The interesting result of this interpretation is that this gives the greatest prominence to the autonomic nervous system. In a situation of constant blood pressure (which is what occurs during meditation) the speed of blood flow is controlled primarily by expansion or constriction of blood vessels. The autonomic nervous system in turn controls the behavior of blood vessels. In this system a component, a network of sympathetic nervous sometimes results in the secretion of acetylcholine through special fibers and therefore stimulates the dilation of blood vessels. In contrast, most of the sympathetic nervous system stimulates the secretion of noreprinefrina causing the constriction of blood vessels. The data Rieckert about a sharp increase blood flow during meditation suggest that meditation increased activity of the sympathetic nerve substance secerne that dilatante. Our results for a much more modest increase blood flow showed a different interpretation: namely that meditation reduces the activity of most of the sympathetic nervous so that the constriction of vessels due to it is lost. This interpretation can explain the sharp decline in production of lactate during meditation, it is known that norepinephrine stimulates the production of lactate and therefore it is anticipated that a reduction in the secretion of norepinephrine, through the inhibition of most network friendly , Decrease the production of lactate.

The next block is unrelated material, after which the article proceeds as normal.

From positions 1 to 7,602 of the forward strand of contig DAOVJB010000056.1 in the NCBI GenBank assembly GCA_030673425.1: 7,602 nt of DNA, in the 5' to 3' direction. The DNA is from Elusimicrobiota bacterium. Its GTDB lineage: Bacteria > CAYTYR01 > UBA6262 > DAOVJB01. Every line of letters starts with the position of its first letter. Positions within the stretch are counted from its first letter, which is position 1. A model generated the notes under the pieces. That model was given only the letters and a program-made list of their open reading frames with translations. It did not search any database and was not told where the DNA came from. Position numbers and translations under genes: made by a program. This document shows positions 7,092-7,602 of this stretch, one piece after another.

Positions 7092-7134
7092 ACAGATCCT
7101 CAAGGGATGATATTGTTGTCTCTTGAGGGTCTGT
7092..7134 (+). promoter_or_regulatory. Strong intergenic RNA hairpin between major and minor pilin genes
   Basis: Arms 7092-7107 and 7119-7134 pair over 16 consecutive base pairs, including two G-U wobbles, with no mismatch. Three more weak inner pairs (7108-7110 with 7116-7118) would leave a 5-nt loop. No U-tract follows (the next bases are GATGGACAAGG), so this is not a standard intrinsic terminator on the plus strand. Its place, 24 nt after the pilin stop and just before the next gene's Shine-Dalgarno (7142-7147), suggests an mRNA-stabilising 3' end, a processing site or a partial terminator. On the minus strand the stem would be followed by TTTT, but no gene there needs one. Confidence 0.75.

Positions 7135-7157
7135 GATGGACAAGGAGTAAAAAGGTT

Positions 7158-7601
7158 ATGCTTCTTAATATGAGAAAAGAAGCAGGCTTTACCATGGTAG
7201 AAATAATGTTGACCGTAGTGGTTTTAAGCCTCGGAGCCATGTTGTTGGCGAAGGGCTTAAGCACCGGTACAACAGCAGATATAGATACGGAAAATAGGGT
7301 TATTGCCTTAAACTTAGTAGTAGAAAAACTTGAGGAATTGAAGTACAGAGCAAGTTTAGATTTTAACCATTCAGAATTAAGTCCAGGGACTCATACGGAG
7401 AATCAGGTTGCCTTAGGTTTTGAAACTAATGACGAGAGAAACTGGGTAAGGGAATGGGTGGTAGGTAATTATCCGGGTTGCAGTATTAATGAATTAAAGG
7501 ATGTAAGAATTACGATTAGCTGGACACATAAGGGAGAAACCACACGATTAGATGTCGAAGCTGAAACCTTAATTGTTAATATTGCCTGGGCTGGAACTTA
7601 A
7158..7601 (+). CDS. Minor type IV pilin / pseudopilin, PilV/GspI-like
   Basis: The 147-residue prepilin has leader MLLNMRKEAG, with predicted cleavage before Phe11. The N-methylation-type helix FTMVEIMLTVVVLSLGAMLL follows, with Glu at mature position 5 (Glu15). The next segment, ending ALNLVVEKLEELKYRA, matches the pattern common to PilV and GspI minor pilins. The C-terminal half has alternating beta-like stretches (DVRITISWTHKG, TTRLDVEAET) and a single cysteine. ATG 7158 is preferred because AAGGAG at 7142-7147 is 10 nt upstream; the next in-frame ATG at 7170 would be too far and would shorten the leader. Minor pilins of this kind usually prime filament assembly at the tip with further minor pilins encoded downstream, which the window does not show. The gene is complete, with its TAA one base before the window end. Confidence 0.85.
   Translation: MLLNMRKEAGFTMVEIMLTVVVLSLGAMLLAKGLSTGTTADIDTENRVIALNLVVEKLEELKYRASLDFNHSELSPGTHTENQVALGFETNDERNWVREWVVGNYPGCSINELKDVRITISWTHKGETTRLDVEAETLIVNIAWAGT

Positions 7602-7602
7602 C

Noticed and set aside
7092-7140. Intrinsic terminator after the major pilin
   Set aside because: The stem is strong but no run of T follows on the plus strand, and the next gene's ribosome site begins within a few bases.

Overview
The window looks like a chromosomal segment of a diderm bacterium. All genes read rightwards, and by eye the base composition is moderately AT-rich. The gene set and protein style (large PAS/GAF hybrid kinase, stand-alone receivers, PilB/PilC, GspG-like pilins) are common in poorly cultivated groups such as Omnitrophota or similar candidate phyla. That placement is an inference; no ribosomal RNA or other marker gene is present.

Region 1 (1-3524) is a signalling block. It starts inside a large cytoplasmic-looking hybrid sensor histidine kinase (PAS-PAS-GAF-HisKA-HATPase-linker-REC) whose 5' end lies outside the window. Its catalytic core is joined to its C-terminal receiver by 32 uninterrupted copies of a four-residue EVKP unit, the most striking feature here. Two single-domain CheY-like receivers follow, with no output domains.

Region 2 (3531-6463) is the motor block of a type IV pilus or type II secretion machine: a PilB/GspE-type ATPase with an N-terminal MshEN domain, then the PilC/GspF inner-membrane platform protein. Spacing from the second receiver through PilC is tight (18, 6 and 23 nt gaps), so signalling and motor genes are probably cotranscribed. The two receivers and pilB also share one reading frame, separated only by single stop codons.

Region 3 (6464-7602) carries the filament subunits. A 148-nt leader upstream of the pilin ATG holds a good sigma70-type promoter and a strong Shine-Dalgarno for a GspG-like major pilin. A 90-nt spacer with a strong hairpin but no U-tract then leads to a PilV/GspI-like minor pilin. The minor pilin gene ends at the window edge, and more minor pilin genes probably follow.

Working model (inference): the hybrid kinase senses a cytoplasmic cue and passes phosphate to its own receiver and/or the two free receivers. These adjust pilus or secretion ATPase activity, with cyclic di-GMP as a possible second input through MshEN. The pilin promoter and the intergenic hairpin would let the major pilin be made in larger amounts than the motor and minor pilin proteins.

Whatever the explanation for the decreased levels of blood lactate, it is clear that this has a psychological effect. In patients suffering from neurosis anxious there has been a sharp increase of lactate in the blood when placed under stress.